Captain America: Sam Wilson #22
Writer: Nick Spencer
Artist: Sean Izaakse
When reading Captain America: Sam Wilson #22 I realized what has been missing in the grander Secret Empire storyline so far. In this issue we see Sam Wilson is the heart and soul of this story. Not only was he just wearing the stars and stripes his closest friend is now betraying everyone he once stood for. Spencer has been chipping away at the life of Wilson and now with Secret Empire he executed his final blow.
Here we see how Wilson has been surviving in a country ruled by Hydra. One of the more intriguing aspects is how in a way Wilson has found the place in the world he has long be searching for. Now out of the public eye he can disregard the need to worry about his public persona and just do what he feels is right.
Sean Izaakse’s is heaps better than what is currently going on in the other Captain America book, but his style does seem inconsistent. At time character’s facial expression do not fully match up with the words they are speaking or the overall tone of the book. Part of that is also due to the coloring of Nolan Woodard. A better choice of color pallet could have evened out the emotional impact of the issue.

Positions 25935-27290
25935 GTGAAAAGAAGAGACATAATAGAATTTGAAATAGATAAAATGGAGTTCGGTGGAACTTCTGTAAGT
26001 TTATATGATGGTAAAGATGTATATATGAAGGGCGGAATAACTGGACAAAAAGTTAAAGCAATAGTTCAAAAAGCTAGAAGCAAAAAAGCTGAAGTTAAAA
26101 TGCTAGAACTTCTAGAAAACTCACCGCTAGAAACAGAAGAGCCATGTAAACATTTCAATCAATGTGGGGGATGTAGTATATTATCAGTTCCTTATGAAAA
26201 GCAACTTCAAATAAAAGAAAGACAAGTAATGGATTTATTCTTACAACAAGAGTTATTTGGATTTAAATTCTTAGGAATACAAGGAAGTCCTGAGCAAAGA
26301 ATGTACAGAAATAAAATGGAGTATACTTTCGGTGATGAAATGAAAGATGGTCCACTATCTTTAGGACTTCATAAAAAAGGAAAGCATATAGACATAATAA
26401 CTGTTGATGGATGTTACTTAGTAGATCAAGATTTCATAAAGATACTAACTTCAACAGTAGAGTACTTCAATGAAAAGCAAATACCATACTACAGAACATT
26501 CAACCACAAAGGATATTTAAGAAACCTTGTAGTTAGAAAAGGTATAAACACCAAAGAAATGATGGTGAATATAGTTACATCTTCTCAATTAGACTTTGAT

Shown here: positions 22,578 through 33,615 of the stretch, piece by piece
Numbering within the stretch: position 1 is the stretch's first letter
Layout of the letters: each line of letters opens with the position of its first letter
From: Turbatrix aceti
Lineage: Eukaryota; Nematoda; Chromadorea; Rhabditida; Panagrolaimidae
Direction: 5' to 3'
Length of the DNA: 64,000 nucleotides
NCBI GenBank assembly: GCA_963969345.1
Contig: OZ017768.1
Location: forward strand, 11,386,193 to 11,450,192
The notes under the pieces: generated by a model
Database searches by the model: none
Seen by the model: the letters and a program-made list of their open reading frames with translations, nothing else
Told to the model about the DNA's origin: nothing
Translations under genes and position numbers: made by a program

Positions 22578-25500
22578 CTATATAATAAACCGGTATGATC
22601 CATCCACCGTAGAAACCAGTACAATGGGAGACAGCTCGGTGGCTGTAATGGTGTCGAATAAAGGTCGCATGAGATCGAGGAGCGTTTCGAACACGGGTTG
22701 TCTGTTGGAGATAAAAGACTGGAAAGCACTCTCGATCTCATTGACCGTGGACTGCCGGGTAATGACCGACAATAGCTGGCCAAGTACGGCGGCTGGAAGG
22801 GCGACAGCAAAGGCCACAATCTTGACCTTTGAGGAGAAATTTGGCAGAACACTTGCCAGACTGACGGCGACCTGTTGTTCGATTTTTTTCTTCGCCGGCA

Doctor Strange #21
Writer: Dennis Hopeless
Artist: Niko Henrichon
It was a sad day when Dennis Hopeless’s run on Spider-Woman ended. It was one of the best and most consistent books Marvel was putting out. Adding to that sadness is the fact that Jason Aaron is leaving this book, but if anyone could do this book justice it is Hopeless. Although Marvel is not doing him any favors by causing him to begin his run in the middle of someone else’s story.